During my days in the bunker, under the oppressive gaze of my father, I’d done more than my fair share of “Approved” reading. Medical texts and great historical documents about the war. Of all the Ministry Mares, Pinkie Pie had been one of my least favorite to learn about, second only to Fluttershy. I pocketed that stupidly grinning figurine, figuring I could hawk it for caps and Record would be none the wiser, assuming it was lost.

My ear flickered and my nose itched. Twitch-A-Twitch.

“We’re digging in the wrong place!” I dove onto the pile of toys, ignoring Keena’s perplexed expression. “Here!” I tore the pile apart, unearthing the young treasures. Latent maternal instincts had honed my hooves into foal-seeking dowsing rods! Or something? Not really sure where the sudden inspiration to dig elsewhere had come from.

Rebel Riot was relieved to be discovered, even if he was rattling like a bag of caps. He had lain across the slate gray dapple filly, likely having taken her to the ground to shield her with his body. He gave a thousand-yard stare right through me. Poor bugger’d been overwhelmed, he was suffering from Shellshock, so I handled him as delicately as I could. The filly beneath him, Dirge, was it? She looked awful, malnourished, sick, and bearing the beginnings of an awful infection to a gash along her side, the flesh around the wound oozing. I mentally kicked myself, wishing to just look away--I had not the time nor the resources to spare helping her right now. Why did I look? Why couldn’t she have been older? I would feel less guilty if she were a decade older...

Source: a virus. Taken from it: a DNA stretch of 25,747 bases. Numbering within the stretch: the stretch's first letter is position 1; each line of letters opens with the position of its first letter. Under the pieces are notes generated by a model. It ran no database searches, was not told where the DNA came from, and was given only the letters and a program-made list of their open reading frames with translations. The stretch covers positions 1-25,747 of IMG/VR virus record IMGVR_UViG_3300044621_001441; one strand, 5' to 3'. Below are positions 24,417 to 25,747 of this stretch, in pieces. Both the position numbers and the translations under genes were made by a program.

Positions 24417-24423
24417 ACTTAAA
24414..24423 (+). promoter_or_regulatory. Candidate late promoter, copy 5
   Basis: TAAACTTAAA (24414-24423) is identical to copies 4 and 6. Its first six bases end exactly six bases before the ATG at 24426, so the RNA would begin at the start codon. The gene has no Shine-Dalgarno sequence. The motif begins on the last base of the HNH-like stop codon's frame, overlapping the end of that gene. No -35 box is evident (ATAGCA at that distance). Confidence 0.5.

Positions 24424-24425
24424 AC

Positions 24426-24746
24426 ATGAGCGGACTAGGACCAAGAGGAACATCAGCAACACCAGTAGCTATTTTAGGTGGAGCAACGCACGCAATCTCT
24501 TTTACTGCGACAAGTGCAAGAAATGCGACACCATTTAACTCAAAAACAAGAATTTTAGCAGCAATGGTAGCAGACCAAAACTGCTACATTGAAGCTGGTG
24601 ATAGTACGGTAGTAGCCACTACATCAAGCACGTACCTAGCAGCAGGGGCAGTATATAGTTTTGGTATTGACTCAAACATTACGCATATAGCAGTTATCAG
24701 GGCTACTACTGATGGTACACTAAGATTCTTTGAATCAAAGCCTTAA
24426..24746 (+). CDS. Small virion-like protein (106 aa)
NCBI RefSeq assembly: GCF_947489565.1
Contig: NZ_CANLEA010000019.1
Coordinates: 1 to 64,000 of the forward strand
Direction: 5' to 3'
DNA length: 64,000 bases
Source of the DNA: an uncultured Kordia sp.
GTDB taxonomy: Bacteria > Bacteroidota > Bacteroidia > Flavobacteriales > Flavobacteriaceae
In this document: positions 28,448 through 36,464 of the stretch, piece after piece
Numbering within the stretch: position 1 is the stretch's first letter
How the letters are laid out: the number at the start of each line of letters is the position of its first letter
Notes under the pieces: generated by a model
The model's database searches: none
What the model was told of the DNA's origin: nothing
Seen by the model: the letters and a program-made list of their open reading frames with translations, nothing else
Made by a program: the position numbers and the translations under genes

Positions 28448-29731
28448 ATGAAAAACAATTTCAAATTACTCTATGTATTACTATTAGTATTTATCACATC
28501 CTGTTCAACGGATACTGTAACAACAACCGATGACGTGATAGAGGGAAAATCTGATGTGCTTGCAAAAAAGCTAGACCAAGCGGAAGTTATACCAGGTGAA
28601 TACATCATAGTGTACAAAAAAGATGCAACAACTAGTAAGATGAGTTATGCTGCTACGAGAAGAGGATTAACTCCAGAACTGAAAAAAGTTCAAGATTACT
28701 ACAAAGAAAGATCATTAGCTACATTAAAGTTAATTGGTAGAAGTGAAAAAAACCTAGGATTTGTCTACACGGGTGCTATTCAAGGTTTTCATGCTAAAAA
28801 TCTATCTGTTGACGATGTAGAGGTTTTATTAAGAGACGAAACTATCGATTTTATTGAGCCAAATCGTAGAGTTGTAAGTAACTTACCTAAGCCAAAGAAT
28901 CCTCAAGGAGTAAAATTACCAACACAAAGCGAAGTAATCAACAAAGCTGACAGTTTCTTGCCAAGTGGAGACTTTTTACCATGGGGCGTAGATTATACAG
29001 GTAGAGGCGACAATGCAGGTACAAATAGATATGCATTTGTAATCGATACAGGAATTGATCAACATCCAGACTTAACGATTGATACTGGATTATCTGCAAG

“Rebel, you’re alright. And Dirge?” I felt happy and relieved, moving to embrace them both, only to slam into an invisible obstacle.

Growl! An ominous, gravelly sound, not unlike tacks in a blender. Good feelings gone!

Snaking curls of smoke rose up from a three legged strider that revealed itself, prostrate before the children and scored with a half-dozen shrapenel wounds. Blood pooled in my mouth, I hadn’t felt the sting of pain, but only noticed that I had bitten my lip hard when I tasted copper. The rush of the previous fight rose up to tax my aching muscles with adrenaline, my body acted before I’d fully caught onto the situation. Compensator’s leg-length buck-knife bayonet settled between the cursed thing’s eyes.

“Back off,” I hissed, narrowing my eyes. My horn flickered, the safety clicked, the trigger flexed. “Now.” Why didn’t I just blast its head through its body? Simple--The recoil was a bitch, the kids were too close, and the ammo for this damn thing was scarce! Oh, was I pleased as pecker pie when it shuffled into a modest retreat, gulping at the air as it made pathetic attempts at words.

“No...” Croaked the sickly little filly. “Be a good girl...”

Was she talkin’ to me? Nope. The Strider backed off, heeding the call of her...Owner? Was this busted up reject a hacked model? I couldn’t tell, but typically, these things never removed their masks, so seeing its face lent to its equinity. It looked like a female version of Steelgraft, maneless, hornless, but with those same, striking blue eyes. I caught its gaze and I saw a glimmer of something deep. The eye is the window to the soul, they say, I don’t buy into that crap, but I could tell, easily, that it had some deeper understanding. Then it had to go and ruin it by saying something.